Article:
More specifically described, in the dynamic damper whose metallic mass and the elastic support member are not bonded together by means of the adhesive, the metallic mass and the elastic support members are likely to be displaced relative to each other at an interface therebetween, upon application of a relatively large vibrational load to the dynamic damper, leading to an undesirably introduction of the air into the interface between the metallic mass member and the elastic support member, resulting in deterioration of a vibration damping effect. The similar problem, that is the undesirable introduction of the air into the interface between the metallic mass and the elastic support member, may possibly occur, when the dynamic damper is installed on the oscillating rod member and a primary load in its axial direction is applied thereto, and when the dynamic damper is installed on a propeller shaft of the automobile vehicle and small pieces of rocks or curb stones collide with the dynamic damper, for example.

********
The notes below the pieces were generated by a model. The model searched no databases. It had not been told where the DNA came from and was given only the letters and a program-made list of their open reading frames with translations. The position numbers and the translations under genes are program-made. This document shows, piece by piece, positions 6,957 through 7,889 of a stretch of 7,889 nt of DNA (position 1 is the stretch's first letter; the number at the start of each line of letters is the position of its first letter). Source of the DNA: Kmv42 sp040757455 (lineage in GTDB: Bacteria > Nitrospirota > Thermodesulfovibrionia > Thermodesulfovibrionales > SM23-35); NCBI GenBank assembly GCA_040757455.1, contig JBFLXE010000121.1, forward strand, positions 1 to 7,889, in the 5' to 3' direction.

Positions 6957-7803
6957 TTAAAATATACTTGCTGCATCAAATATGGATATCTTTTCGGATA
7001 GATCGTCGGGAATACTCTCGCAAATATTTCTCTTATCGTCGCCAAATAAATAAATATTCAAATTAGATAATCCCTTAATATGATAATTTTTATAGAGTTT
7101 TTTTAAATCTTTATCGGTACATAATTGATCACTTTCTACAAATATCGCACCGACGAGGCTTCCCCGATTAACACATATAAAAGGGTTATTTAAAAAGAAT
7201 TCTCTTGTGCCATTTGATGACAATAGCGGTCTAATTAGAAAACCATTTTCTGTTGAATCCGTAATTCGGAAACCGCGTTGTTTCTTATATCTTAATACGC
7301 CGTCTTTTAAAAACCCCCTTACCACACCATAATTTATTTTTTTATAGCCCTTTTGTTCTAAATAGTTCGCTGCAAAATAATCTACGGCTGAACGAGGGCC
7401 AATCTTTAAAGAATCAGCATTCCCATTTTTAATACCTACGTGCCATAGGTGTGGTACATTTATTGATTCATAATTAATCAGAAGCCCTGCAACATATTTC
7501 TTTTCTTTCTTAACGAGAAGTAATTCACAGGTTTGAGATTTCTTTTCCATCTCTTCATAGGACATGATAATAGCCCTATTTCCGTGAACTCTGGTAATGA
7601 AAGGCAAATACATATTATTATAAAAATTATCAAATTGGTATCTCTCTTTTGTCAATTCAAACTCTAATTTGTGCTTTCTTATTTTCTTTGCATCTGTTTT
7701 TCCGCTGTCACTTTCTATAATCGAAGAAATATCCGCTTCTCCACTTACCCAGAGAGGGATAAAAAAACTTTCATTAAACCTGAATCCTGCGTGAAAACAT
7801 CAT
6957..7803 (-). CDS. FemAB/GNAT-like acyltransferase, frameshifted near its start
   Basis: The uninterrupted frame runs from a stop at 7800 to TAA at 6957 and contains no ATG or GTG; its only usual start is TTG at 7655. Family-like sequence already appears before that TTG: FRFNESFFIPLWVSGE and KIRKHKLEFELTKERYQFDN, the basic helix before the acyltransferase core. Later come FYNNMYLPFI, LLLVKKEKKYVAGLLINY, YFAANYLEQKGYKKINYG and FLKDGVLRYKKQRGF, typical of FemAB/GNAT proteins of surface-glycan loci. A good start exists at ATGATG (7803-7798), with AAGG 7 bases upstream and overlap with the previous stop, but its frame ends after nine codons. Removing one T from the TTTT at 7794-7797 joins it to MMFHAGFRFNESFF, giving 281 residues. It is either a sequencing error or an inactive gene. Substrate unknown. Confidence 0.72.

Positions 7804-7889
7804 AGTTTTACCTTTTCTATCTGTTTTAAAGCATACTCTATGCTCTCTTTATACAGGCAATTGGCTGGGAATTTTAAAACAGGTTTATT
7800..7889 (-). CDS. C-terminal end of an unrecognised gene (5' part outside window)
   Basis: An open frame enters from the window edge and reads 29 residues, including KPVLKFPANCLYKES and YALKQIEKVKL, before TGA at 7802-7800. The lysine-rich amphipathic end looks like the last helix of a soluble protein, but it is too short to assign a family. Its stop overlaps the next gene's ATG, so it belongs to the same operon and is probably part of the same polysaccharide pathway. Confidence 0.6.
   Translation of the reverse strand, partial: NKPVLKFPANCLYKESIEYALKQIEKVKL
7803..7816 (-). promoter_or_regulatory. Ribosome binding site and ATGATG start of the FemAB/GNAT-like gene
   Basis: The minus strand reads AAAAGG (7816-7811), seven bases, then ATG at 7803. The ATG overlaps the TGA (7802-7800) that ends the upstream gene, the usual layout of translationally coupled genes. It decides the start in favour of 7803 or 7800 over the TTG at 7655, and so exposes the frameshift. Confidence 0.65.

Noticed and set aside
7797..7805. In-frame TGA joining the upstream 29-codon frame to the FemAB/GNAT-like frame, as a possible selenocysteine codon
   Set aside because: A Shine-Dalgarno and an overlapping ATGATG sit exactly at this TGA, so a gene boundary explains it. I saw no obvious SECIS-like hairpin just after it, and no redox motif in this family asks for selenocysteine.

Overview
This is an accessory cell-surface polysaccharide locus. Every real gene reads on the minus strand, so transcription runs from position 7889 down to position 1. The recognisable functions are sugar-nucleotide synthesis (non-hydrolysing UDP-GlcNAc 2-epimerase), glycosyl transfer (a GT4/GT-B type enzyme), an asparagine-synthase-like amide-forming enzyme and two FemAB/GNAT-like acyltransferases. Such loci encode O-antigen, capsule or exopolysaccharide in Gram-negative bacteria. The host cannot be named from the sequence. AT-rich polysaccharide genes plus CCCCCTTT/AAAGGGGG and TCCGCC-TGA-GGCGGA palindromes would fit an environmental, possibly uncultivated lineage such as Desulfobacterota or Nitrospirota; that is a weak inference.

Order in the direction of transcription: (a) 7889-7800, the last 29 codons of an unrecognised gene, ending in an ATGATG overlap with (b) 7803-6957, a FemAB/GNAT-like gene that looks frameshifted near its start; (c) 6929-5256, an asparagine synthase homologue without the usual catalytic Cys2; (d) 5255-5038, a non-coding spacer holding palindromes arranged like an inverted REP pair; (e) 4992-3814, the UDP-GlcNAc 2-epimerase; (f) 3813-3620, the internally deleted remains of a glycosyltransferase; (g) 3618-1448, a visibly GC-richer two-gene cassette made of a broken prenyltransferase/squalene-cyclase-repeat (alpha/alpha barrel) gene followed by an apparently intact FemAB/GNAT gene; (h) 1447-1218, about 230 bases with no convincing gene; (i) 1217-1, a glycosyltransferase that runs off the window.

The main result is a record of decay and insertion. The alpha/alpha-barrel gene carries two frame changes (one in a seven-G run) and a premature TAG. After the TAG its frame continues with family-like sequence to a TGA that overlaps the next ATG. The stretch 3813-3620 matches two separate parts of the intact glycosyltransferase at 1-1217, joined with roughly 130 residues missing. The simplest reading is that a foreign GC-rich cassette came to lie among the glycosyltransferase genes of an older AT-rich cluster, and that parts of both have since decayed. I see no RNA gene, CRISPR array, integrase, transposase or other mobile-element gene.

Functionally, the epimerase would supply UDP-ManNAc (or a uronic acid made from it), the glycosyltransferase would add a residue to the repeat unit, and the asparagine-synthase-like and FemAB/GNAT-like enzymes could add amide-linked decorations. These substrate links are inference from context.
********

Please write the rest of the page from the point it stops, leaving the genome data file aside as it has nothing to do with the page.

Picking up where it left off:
SUMMARY OF THE INVENTION

It is therefor a first object of this invention to provide a dynamic damper which has novel structure wherein a metallic mass member has a relatively high-specific gravity and is constructed with a high-dimensional accuracy, and wherein the metallic mass member and an elastic support member are fastened to each other with high strength. The dynamic damper also permits a desired damping effect with high stability and a reduced manufacturing cost.